After an hour-long sermon, the couple stepped forward to sign their marriage certificate at a table in front of everyone. More cheering. Then it was time for gifts. A practice that I've seen more than once in Uganda is this: people get in a line and present their gifts to the couple while they are giving congratulations. I don't know why it's so important that the couple receives the gift directly from the hands of the giver, but it seems to be. I had forgotten my gift and it was the first thing I heard from Kristin after the ceremony. She was hoping for us to come forward as well.
We had to giggle to ourselves when seeing multiple goats and chickens presented to the couple at the alter. The mother of one young goat had to brought in as well because it was still nursing.
And then the ceremony came to an end. It was 3pm.
The lady on the left is wearing traditional Karamojong dress. It is considered appropriate and even desired to come to a wedding like this: your skirt must swish as you dance and your beads must be piled high in adorning your waist, neck, arms, ears and head.
The groom & bride both had one attendant each. They were beside the couple throughout the ceremony.
Just as they entered, they exited in procession. Walking very slowly and to a rhythm, no smiles were seen on these faces. All were solemn.
The new couple weren't allowed to smile yet....until they got into the wedding vehicles.

We drove back to the base of operations so the bride could change clothes for the reception. But first, yhey wanted to take a few pictures. One of the required photos was Daniel picking Kristin up while in her wedding dress.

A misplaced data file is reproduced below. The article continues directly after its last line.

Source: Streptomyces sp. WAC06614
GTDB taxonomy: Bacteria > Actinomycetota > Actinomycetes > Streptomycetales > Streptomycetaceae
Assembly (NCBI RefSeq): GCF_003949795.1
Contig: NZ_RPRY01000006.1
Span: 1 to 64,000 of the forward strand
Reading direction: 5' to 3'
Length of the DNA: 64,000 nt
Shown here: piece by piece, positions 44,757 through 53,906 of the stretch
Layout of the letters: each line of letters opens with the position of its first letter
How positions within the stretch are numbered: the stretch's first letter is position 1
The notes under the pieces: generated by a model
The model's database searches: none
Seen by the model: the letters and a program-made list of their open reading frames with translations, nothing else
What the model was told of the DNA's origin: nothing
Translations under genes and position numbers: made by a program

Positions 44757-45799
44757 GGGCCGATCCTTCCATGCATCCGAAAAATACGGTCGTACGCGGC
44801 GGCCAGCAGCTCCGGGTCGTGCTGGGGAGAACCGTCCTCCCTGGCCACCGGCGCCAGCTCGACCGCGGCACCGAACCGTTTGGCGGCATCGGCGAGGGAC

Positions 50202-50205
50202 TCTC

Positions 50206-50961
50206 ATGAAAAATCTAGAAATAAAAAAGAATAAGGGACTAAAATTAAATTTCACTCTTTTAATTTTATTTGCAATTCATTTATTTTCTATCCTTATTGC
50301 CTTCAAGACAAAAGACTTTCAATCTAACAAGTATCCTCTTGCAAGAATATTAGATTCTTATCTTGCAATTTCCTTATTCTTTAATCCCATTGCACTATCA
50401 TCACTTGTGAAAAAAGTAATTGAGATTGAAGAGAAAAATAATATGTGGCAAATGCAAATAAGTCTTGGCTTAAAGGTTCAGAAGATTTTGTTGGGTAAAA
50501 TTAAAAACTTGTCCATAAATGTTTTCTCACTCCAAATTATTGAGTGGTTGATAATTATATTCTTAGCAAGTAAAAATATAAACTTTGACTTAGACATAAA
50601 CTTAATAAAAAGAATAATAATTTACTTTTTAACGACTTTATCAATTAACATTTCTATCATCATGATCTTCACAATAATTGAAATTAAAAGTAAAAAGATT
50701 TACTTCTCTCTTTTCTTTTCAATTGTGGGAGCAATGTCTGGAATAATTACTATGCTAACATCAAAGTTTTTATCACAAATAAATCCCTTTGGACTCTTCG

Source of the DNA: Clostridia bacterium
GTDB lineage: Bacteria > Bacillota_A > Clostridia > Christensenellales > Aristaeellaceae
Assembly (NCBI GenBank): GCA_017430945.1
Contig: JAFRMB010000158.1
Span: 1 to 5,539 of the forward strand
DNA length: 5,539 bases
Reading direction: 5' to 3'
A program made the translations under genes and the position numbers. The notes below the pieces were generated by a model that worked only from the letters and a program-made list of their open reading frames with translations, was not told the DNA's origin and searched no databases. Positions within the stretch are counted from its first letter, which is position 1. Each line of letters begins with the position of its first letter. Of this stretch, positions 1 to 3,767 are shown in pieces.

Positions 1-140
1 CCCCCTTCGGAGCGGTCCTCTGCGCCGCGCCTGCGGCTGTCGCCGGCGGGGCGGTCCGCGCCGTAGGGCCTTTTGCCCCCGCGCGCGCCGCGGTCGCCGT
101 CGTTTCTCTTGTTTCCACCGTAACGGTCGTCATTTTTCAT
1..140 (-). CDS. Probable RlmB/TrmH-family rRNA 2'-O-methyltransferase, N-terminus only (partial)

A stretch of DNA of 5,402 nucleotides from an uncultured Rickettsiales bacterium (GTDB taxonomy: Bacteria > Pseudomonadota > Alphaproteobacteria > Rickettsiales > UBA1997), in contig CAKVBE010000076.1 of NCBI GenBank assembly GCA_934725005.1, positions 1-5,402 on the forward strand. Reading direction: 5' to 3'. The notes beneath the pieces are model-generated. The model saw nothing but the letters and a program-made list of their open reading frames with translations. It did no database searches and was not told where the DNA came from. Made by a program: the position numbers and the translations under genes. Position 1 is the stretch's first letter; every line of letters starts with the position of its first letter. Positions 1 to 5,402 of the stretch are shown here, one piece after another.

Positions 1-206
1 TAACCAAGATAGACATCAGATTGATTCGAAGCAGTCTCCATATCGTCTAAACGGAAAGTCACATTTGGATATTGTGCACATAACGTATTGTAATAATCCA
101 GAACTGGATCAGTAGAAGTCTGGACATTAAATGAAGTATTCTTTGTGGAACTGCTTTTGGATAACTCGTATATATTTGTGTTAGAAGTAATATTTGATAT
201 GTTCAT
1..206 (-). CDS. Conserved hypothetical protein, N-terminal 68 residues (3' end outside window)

When Kristin went inside to change, the sodas were brought out. Each child in the party received 1/2 a liter of soda (mostly fanta orange) to guzzle down before returning to the church, where the reception was held. I laughed when the wedding coordinator ordered the children to drink quickly so they could return to the church quickly. In my mind, drinking quickly meant that all 14 children would need the bathroom soon after and it would not make things go quickly.

Kristin re-emerged in a lovely blue evening gown and everyone piled into the vehicles to return to the reception. I'll admit it...I didn't go to the reception. It was already 3:30pm by reception time and I was tired. Since Terrill was driving the wedding party, he had to go but did it graciously. The procession walked slowly into the church once again and sat at the front while waiting for food. Since I don't know many details about this part, I'll stick with the basics. Food was brought out on platters and people rushed for it. Some didn't even use plates but grabbed handfuls. A cow had been slaughtered for the occasion and this was very special, something that happens rarely for people. There was also a cake, decorated with the words "Daniel marries Kristin". I heard that the couple cut a piece and fed it to each other. As Daniel & Kristin returned again to the base of operations to change again and head to their first honeymoon location, the party really got going. Daniel's relatives were said to go heavy on the homebrew and sing and dance until the following morning. That's celebration Karamojong style! They know how to party!

If you think this blog post is loooonnnggg, you should've been at this wedding!


Mark & Jennie said...

THANK YOU for putting this on, I was so excited to read it this mornign!!! Please pass Huge Congrats to Kristin, tell her I love her so much and am so very happy for her. She looks beautiful!!!

Cassidy said...

I love this blog entry, Amber. I have thought of Kristin often throughout the past year and a half. I enjoyed her presence and sweet singing voice in your Kaabong house. Will you wish her a "Congratulations!" from me?

Lots of love,

ikpeople@hotmail.com said...

Arakana Noi for this wonderful narrative! Although we ourselves have never met Daniel and Kristin, we hope to one day if the Lord chooses to bring us back to Karamoja to visit you there in this lifetime. If not, then we will have the pleasure of doing so at the great Marriage Supper which NEVER ends, in which the Bridegroom HIMSELF has paid the bride-price for us ALL:-D
Much love.
Sally & Rich